Pittsburgh Mercy Health System
Stories of Hope
By Kathleen A. Amant
Geraldine "Gerri" Romain Slater lived at home with her family in Pittsburgh until the age of 15. In the 1930s and '40s, the prevailing medical recommendation was that a child born with the diagnosis of mental retardation and her family would be best served by committing the child to a state institution. For the next 35 years, Gerri lived at Pennsylvania's Polk and Marcy state hospitals.
Then, in the mid-1970s, a new medical model emerged: Individuals with intellectual disabilities would be better served living in the community.
Gerri and her friend Bob were discharged from Marcy State Hospital in 1976. Each began to receive supportive services from a small community agency that was a forerunner to Mercy Intellectual Disabilities Services, part of Pittsburgh Mercy Health System and Catholic Health East, sponsored by the Sisters of Mercy.
Gerri first lived in a group home that provided 24-hour staffing. With growing independence and improved safety and social skills, she found a job in the housekeeping department at the University of Pittsburgh. Soon after starting to work, and with additional support services from Mercy, Gerri moved to a semi-independent living apartment.
Bob also received services from Mercy with the same level of decreasing staff support as he, too, continued to achieve greater independence. Gerri, Bob, and others with the same general level of function were forging strong friendships and enjoying living independently in the community.
When Mercy began its first Supported Living Program in the mid-1980s, Gerri and Bob were excellent candidates. Individuals in this program receive less than 30 hours of staff support each week, according to the specific level of need.
For many years, Gerri and Bob had been girlfriend and boyfriend. Then, on Christmas in 1994, Bob proposed marriage to Gerri. Initially, their families hesitated, but knowing ample support would be there, they quickly came to accept Gerri's and Bob's right to wed and to determine their own lives. In a ceremony surrounded by family and friends, Gerri and Bob became husband and wife in May 1995. Mercy employees accompanied Gerri and Bob on a three-day honeymoon trip to Niagara Falls. After their honeymoon, the newlyweds moved into their own apartment in Beechview with minimal supportive services. Gerri and Bob eventually moved to Beechview Manor, a community senior high-rise apartment in Pittsburgh's South Hills, and she retired from her job at the university.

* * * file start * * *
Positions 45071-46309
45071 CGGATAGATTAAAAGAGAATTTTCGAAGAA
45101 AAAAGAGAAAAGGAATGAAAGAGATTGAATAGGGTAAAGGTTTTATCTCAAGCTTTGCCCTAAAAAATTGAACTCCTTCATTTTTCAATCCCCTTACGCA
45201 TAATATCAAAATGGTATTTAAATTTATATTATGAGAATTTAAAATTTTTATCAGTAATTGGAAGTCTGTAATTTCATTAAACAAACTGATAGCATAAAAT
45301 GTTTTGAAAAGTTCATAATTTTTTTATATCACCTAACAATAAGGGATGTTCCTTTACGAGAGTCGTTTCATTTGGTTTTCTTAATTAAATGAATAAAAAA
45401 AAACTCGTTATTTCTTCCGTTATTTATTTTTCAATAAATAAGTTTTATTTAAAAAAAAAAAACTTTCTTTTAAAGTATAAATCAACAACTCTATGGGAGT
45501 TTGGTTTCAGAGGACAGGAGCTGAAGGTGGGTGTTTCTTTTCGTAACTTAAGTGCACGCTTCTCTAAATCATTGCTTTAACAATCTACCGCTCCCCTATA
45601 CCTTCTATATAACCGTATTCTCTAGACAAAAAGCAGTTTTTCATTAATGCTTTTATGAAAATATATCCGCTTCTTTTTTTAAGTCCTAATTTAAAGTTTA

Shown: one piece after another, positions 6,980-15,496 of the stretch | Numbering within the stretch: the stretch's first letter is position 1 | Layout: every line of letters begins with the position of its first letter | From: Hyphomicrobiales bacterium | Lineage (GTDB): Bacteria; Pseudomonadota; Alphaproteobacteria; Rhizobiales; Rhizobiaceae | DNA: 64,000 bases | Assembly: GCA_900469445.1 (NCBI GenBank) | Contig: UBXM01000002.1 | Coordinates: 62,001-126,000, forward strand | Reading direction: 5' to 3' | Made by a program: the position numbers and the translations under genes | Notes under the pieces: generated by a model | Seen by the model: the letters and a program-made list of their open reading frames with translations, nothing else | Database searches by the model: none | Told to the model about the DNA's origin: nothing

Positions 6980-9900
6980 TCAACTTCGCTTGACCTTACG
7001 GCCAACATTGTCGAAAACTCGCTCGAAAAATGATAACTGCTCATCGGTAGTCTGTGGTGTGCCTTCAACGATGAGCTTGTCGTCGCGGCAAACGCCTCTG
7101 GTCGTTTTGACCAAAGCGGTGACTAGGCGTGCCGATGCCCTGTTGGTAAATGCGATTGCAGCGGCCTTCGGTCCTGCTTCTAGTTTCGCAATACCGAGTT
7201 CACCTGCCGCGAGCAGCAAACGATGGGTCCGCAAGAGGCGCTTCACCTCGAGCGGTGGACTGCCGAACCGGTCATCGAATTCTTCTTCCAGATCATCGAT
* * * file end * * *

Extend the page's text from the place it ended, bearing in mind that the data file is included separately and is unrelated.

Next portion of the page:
In 2009, 14 years after they were wed, Bob died unexpectedly. Gerri no longer had the encouragement, assistance, and companionship he provided. The first barrier she had to overcome was her fear of being alone. Mercy provided Gerri with emotional support and helped her to learn new skills. Gerri used the time following Bob's death as a period of learning, growing, and self-discovery.
Finding a new way to live each day became Gerri's primary goal. Time would be the main factor in determining if Gerri would succeed in maintaining her independent residence at Beechview Manor. Within three months, Gerri accomplished for herself many of the things Bob had assisted her with daily. Most importantly, she voiced her desire to remain in her own home.
Today, Gerri is surrounded by a natural support system within the community. She has long-time friends with whom she shares time and activities. She attends the Beechview Community Senior Center and plays in their chime group. Her neighbors are always available to lend a helping hand and a friendly ear.
Gerri's life today is different from the one she shared with Bob. However, the new life she has forged for herself—one in which she makes her own decisions, her own choices, and her own way—is a testament to the re-awakening of the spirit of self-determination that dwells in each of us.
In celebration and honor of all that she has accomplished, Mercy Intellectual Disabilities Services presented Gerri with a "Spirit of Self-Determination Award."
Now in her mid-80s, Gerri is still very spry and lively. She remains in Mercy's Supported Living Program, where she receives 10 to 12 hours of support each week. As her needs change, Gerri may eventually need to revisit her care plan. Within Mercy Intellectual Disabilities Services' continuum of care, Gerri has the flexibility of returning to semi-independent living or to a higher level of service, should the need arise.
Bob would be proud of Gerri for the new life she has fashioned for herself amidst the people and places that were special to them. Pittsburgh Mercy Health System and Mercy Intellectual Disabilities Services celebrate Gerri's accomplishments and will ensure that she maintains a high quality of life through whatever lies ahead.
Gerri with Bernadette Dickson, a residential counselor III in Mercy Intellectual Disabilities Services' Supported Housing Program.
Photo by Bobby Thomas» Learn more about our ministry, Mercy Intellectual Disabilities Services